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Fresh market mushroom sales on the rise for 11th consecutive quarter

The U.S. Department of Agriculture National Agricultural Statistics Service issued its annual mushroom report Aug. 20. It states that sales of the 2011-12 U.S. mushroom crop totaled 900 million pounds, up 4 percent from the previous year. Value of sales for the 2011-12 crop is $1.1 billion, up 8 percent from the previous year.

“Nearly 86 percent of the volume of U.S. production is sold in the fresh market,” said Laura Phelps, president of the American Mushroom Institute in Washington, DC.movThe U.S. Department of Agriculture National Statistics Service’s annual mushroom report stated that sales of the 2011-12 United States crop totaled 900 million pounds, up 4 percent from the previous year. (Photo courtesy of the Mushroom Council) “Fortunately, despite the sluggish economy, demand for mushrooms remains strong. According to Mushroom Council statistics, 2012 mushroom shipments are up 4 percent compared to the same time last year.”

Fresh market mushroom sales, Ms. Phelps noted, have risen for 11 consecutive quarters since the end of 2009, reflecting increased interest in home-prepared meals, a recovering foodservice sector, wider use of mushrooms in vegetarian meals and on quick-service menus and increased product visibility due to industry promotional efforts.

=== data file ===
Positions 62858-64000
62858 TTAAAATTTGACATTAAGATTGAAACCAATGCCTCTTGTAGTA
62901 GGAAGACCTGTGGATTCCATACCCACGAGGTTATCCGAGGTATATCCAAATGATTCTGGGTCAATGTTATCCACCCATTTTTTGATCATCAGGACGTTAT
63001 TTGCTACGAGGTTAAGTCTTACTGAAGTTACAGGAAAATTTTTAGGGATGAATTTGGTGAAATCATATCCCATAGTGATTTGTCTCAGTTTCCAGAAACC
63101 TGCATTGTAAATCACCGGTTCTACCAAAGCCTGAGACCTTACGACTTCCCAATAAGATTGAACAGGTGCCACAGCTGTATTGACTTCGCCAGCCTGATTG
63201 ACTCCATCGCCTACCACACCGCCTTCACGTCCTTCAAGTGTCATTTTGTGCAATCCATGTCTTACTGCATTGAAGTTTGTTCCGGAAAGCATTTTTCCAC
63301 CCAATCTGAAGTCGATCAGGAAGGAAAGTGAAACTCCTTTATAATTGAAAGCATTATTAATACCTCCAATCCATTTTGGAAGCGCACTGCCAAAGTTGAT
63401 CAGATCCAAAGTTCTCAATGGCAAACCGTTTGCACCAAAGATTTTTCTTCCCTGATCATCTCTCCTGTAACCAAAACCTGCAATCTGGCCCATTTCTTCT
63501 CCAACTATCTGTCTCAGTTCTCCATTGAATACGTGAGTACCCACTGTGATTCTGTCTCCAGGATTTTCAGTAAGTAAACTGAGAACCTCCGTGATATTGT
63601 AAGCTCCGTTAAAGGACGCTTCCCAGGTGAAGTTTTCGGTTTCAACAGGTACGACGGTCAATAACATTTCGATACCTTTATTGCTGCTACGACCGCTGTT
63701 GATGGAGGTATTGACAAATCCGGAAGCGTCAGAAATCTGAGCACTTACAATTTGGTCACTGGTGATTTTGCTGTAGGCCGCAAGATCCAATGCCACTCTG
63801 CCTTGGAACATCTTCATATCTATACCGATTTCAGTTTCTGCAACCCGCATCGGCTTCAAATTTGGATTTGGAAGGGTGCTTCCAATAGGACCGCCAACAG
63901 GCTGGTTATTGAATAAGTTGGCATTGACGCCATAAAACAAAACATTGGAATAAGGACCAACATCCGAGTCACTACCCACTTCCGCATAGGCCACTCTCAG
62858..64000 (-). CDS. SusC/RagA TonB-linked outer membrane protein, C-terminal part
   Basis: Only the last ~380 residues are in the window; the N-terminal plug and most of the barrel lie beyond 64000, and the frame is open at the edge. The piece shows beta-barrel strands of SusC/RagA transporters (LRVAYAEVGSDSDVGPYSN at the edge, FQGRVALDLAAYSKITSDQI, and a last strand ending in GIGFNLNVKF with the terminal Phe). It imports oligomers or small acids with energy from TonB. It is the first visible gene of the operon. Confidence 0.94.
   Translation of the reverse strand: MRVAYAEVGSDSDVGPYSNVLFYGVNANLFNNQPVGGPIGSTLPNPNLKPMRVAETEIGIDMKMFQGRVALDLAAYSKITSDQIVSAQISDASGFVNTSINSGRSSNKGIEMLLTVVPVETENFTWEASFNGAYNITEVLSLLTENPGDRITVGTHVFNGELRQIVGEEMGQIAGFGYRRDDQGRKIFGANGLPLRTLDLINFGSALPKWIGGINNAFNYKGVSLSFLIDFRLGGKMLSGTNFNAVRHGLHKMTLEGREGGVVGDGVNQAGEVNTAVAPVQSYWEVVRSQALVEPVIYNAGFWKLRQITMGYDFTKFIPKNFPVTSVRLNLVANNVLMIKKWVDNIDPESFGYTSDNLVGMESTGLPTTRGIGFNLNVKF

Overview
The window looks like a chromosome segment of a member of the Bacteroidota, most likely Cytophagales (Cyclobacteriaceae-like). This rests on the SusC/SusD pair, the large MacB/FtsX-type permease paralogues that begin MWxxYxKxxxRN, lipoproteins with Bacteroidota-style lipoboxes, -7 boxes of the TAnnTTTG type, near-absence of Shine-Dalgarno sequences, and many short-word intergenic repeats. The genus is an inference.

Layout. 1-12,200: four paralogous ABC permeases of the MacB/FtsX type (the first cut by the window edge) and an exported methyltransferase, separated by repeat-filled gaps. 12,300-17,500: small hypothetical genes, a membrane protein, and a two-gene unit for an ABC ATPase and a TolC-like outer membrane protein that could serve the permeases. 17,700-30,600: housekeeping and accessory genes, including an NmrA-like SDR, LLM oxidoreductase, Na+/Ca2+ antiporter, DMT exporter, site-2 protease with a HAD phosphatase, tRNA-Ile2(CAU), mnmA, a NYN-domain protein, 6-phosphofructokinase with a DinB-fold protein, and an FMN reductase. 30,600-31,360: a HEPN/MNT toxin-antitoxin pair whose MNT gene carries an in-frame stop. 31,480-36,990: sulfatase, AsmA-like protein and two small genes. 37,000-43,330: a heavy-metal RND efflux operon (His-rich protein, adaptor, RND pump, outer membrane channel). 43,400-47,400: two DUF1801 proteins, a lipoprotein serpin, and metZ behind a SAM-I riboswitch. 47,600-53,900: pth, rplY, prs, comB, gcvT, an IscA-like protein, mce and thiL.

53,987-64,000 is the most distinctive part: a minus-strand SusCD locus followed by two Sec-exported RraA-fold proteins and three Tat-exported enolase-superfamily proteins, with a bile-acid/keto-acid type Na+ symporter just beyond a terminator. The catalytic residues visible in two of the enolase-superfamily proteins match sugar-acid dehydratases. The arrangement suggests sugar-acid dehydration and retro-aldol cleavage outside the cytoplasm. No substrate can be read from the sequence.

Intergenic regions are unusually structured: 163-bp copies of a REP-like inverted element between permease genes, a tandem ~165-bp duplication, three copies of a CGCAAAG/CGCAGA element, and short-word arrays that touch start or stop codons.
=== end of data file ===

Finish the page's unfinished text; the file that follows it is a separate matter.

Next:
“All indicators are that mushroom consumption has yet to reach its full potential,” added Ms. Phelps.

The mushroom industry is, however, facing some difficult production issues. Ms. Phelps said that growers continue to be faced with tight supplies and increasing costs of raw materials that go into mushroom production, such as hay, straw, millet, corn and soybean meal.

“In some areas, shortages are at a critical level due to the drought,” she said. “What is available comes at a much higher price. Some growers may cut back on production, which could lead to tighter supply in the coming months. Regardless, this will put additional pressure on fresh mushroom pricing.”

Mushrooms are one of the most labor-intensive crops, with each mushroom picked by hand. Growers in all regions say it is becoming more and more difficult to find and retain labor, which is driving up wages. Labor shortages can disrupt harvesting schedules and result in lost production, which is especially critical around the holiday season when sales volumes increase.

“The increasing costs of labor and raw materials will inevitably lead to price increases,” said Ms. Phelps. “Selling mushrooms at a loss is not a long-term business strategy. Just ask any former mushroom farm owner. Everyone expects to see some significant consolidation on the horizon.”